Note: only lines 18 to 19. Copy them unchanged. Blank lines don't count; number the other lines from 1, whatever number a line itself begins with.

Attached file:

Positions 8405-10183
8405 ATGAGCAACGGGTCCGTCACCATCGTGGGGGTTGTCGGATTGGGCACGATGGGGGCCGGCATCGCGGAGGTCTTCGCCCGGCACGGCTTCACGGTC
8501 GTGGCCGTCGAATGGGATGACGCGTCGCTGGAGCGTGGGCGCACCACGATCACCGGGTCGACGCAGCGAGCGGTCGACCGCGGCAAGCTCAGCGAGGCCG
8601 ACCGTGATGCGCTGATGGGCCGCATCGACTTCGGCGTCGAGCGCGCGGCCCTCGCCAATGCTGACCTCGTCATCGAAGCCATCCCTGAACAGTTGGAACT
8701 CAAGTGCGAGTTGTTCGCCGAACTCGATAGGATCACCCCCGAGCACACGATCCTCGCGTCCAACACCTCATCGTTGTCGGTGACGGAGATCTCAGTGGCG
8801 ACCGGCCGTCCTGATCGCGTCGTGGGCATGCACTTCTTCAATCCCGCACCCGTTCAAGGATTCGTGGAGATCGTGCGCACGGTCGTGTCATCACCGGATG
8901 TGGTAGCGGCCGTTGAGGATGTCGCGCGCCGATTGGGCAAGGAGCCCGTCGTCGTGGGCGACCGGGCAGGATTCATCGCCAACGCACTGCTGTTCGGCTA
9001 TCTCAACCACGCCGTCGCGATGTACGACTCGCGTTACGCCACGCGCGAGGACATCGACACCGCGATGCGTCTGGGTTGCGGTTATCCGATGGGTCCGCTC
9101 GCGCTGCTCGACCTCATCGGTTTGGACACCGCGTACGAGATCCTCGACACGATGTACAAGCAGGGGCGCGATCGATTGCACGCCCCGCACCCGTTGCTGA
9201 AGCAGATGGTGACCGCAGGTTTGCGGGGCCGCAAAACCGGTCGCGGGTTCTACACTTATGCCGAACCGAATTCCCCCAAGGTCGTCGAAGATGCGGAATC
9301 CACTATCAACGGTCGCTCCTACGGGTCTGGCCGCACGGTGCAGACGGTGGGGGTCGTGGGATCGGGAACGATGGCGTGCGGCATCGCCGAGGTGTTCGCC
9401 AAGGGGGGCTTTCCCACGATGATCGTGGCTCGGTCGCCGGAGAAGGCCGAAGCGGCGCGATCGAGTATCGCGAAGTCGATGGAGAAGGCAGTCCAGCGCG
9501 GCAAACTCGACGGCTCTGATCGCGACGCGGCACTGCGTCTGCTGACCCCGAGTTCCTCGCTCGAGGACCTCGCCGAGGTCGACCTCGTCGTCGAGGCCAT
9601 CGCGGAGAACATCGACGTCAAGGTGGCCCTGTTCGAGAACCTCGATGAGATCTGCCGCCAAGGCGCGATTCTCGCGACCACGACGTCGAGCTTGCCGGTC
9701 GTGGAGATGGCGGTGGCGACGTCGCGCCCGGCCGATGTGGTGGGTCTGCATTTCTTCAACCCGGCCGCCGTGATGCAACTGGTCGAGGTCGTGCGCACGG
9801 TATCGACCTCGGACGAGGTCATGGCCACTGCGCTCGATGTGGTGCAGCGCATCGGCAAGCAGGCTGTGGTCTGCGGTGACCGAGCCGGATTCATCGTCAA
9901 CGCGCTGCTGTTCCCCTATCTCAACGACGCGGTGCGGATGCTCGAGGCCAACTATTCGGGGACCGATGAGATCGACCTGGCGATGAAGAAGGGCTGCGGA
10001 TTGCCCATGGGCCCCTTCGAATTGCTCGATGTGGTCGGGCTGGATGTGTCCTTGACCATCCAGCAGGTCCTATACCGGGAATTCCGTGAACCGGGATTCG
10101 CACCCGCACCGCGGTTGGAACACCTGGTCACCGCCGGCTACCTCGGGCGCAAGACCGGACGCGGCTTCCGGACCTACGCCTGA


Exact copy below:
10001 TTGCCCATGGGCCCCTTCGAATTGCTCGATGTGGTCGGGCTGGATGTGTCCTTGACCATCCAGCAGGTCCTATACCGGGAATTCCGTGAACCGGGATTCG
10101 CACCCGCACCGCGGTTGGAACACCTGGTCACCGCCGGCTACCTCGGGCGCAAGACCGGACGCGGCTTCCGGACCTACGCCTGA